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More and more the environment is becoming a hot topic for debate with green parties around the globe gaining ever more political prominence. Realistically there will never be no pollution as even fundamental humanoid functions such as respiration and excretion pollute the environment albeit at a level which can be easily dealt with. Various global treaties such as the Kyoto protocol have looked at trying to find a socially acceptable level of pollution that will allow us to sustain ourselves and future generations. (full text of protocol can be found here: http://unfccc.int/resource/docs/convkp/kpeng.pdf )
The Kyoto protocol aimed to reduce the emissions of 6 green hose gasses by 5.2% of 1990 levels within a decade. Many countries refuse to accept this claiming that the economic consequences of such an action would be disastrous even though many leading scientists claim that green house gas emissions need to be cut by 60% to prevent dangerous climatic instability. The chief violator of the agreement is the US who is blamed for 30% of green house gas emissions in 1990 and as a result of their reluctance to conform to the protocol many countries such as Australia also hesitate to ratify the treaty. However without the chief polluter little headway is likely to be made.
Carbon Dioxide Emissions 2001
Sulphur dioxide and carbon dioxide will also cause acid rain which is damaging to the environment in the form of trees and lakes and also to buildings. In Sweden, a country which inherits much of the UK's pollution due to the wind many lakes and forests have been killed mainly due to pollution from abroad. This is an underlying factor in trying to cut pollution as many people regard it as somebody else's problem and therefore have little or no incentive to clean it up.
Economists cite three main ways in which a government can impose pollution restrictions on an industry. The first is by imposing a (Pigouvian ~ "Polluter Pays") tax and enforced regulation. This as the name suggests is a tax imposed on the polluter which will effectively force him to cut pollution or be faced with heavy financial penalties. The second way is by giving property right (Coase bargaining), for example if we give the rights of the air to a nearby town a polluter would have to pay to pollute thus increasing their incentive not to pollute. The third method favoured by free market economists is to introduce "permits to pollute". This involves the government setting a standard level of pollution and allocating or selling a pollution permit to each firm i.e. how much each firm can pollute. The latter approach is the one that America has adopted and has received much criticism for worldwide.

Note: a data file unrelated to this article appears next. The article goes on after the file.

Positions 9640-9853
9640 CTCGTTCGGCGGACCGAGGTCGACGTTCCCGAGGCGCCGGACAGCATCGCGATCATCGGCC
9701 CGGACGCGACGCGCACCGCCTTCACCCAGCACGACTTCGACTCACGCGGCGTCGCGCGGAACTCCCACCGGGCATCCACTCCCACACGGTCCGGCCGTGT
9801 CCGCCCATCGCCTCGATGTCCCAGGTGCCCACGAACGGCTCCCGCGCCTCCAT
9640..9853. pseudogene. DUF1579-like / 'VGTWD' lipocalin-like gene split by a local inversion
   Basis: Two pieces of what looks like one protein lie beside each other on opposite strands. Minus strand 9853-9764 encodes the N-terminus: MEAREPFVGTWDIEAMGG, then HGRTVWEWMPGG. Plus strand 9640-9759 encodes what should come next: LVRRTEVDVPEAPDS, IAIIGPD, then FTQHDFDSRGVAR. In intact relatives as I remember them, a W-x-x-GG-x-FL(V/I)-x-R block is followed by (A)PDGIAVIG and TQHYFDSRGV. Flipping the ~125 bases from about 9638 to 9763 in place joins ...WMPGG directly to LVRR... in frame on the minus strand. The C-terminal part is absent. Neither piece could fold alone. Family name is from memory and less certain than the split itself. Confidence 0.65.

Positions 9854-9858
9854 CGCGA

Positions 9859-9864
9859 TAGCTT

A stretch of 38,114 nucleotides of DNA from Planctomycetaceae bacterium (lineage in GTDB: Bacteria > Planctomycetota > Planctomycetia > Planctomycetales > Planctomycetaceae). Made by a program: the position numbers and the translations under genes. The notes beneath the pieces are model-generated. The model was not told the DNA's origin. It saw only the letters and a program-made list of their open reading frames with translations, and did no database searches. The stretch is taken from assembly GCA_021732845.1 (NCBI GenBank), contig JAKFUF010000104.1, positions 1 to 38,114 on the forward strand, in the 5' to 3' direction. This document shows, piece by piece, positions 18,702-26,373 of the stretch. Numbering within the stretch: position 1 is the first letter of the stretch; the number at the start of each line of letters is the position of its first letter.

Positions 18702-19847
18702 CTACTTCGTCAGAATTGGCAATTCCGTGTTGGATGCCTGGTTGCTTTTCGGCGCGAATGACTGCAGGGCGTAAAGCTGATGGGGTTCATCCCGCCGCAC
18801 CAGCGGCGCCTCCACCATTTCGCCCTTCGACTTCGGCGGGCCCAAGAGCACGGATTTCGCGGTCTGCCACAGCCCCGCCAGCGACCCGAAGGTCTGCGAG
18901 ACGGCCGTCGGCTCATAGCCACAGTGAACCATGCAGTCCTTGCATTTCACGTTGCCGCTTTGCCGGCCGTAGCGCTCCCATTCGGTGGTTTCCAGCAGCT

America also wishes to move towards the policy of using carbon sinks as a means of reducing carbon dioxide. This method involved the planting of trees and vegetation so that they could absorb carbon dioxide. This method received much debate due to the fact that most scientists considered them to be short term alternative. There have also been some bizarre cases of trees being cleared to make way for a carbon sink plantations.
Many developing countries also feel that environment treaties are unfair towards them as they tend to have larger populations and yet are expected to pollute less. They have valid reason for there appeal as a casual glance at the statistics will tell us. The USA has 4% of the world's population but emits 25% of the carbon dioxide. India and Britain emit 3% of the world's carbon dioxide even though India has a population of almost 15 times that of Britain.